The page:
Tick Disease

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What Happens to Ticks in the Winter on Long Island

What Happens To Ticks In Winter?


Sleigh bells ring, are you listening? In our yards, ticks are missing…

Wow, can you believe that December is here already? Time to break out the Christmas records, put up the holiday lights, and dust off the warm winter jacket (preferably orange, if possible) before the temperatures drop to teeth-chattering levels here in Canada.

While each of these DIY tasks are important in their own way, there is one winter assignment that we at Alternative Earthcare value over all others: tick-proofing your property. Because while some pests do die out in the winter due to the onset of colder weather, ticks are unfortunately not one of them. Bah humbug, we say!

While ticks are much less prevalent and pose less of a threat to you or your pets in winter than they would in, say, spring and fall, you should still keep an eye out for those pesky arachnids during the colder months, especially if you live near heavily-wooded areas with large populations of deer, rabbits or mice. If certain factors exist, it is possible for ticks to be active and latch on to someone or something when looking for a warm place to hide…

Read on to learn more about what happens to ticks in the winter.


Do Ticks Die In The Winter?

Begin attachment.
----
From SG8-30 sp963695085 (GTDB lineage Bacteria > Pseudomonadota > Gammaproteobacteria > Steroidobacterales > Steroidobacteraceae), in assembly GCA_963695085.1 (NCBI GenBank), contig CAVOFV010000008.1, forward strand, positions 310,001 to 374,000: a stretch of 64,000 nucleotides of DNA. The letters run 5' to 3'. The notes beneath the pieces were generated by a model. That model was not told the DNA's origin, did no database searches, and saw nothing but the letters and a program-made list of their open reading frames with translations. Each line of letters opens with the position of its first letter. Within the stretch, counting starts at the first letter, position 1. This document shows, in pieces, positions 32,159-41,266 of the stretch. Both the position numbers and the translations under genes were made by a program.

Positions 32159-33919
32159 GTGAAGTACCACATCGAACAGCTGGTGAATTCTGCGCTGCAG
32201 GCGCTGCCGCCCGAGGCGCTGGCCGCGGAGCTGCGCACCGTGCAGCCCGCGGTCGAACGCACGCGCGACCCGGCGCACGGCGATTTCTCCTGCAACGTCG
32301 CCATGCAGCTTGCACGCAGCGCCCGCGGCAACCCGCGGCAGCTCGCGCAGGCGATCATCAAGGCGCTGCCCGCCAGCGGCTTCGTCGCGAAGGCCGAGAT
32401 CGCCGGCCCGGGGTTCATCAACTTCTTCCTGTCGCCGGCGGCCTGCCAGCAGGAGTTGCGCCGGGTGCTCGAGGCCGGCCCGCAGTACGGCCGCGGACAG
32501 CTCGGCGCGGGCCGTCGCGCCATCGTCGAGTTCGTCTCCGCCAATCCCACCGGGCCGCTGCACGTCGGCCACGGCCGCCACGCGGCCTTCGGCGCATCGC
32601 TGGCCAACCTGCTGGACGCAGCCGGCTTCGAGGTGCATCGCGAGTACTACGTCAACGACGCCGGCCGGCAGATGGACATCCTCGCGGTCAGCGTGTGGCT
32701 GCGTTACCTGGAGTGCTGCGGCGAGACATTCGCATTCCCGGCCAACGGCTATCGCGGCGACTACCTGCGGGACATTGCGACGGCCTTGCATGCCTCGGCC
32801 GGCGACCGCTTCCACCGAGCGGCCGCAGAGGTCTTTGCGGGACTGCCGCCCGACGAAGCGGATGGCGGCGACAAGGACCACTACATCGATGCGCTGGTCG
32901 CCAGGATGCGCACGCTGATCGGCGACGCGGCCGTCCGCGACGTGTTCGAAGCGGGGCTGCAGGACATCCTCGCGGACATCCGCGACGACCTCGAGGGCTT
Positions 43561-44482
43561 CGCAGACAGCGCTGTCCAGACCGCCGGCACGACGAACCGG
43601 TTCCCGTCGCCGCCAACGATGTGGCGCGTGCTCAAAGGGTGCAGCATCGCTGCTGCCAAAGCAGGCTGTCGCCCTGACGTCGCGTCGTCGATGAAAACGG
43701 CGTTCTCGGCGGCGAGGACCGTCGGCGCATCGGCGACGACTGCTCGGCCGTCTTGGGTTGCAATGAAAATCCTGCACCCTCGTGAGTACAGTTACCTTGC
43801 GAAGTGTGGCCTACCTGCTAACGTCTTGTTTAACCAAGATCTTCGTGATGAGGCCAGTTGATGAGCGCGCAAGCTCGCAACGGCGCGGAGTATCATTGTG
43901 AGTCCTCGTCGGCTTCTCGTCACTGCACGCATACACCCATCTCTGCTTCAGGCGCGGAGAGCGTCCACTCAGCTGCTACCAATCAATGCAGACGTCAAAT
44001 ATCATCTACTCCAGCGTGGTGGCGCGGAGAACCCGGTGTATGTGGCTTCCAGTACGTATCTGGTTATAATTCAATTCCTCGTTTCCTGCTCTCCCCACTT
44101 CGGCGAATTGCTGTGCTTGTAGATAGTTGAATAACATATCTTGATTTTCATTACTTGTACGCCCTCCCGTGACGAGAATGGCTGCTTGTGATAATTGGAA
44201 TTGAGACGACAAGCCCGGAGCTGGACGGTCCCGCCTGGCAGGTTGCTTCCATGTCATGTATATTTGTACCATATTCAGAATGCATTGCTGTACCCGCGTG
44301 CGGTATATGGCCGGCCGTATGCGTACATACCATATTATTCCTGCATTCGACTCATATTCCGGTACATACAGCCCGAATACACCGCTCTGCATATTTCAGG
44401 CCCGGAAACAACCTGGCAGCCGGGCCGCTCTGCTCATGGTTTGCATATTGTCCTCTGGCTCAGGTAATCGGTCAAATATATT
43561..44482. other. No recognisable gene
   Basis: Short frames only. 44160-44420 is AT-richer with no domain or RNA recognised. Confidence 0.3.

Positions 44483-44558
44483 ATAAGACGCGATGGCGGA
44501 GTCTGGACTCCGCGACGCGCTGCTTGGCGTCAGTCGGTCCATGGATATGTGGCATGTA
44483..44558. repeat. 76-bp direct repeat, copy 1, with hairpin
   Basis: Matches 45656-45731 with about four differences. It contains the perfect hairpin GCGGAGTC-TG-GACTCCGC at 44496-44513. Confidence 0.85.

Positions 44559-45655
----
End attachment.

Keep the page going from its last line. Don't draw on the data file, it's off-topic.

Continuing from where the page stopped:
The simple answer? Unfortunately not. Depending on the species and life cycle of the tick, they will become dormant or latch on to their host – like a warm-blooded human, pet or deer – when temperatures drop in their environment, instead of just dying outright. The warm skin and fur of an animal host can provide a tick with protection from the cold and the necessary energy to outlast a cold winter. This is what a tick spends most of its fall quest trying to accomplish; finding a rent-free host for winter.

Ticks can also be active in the winter, if the winter is mild and there is not much snow. Thankfully, that’s usually not an issue here in Long Island.

Protect Your Property


Just like us humans, ticks are all about staying warm in the winter months. To do so, they will hide in leafy or wooden areas (if they can’t find a warm-blooded host or are in the nymph stage) where they can escape the harsher temperatures, and when snow falls, will bury themselves in debris or whatever else they can find in their environment. These could include leaf piles, wood/mulch piles, and overturned pieces of wood or plastic on your property. Thankfully, though, there a number of preventative measures you can take to help minimize the risks of ticks around your home in winter, especially if unexpected warm spells occur. These include:

  • Keep tall grasses mowed
  • Keep vegetation trimmed
  • Get rid of any leaf litter or weeds at the edge of your lawn
  • Remove brush and leaves around stone walls or wood piles
  • Move wood piles away from the house
  • Check the weather before going for a hike with pets
  • Keep your pets and kids out of the woods to avoid bringing ticks back to your home
  • Move kids swings or sandboxes away from the woodland edge
  • Wash clothes in hot water if you’ve just come back from a tick-ridden area
  • Use a professional tick control service to eliminate the risk of ticks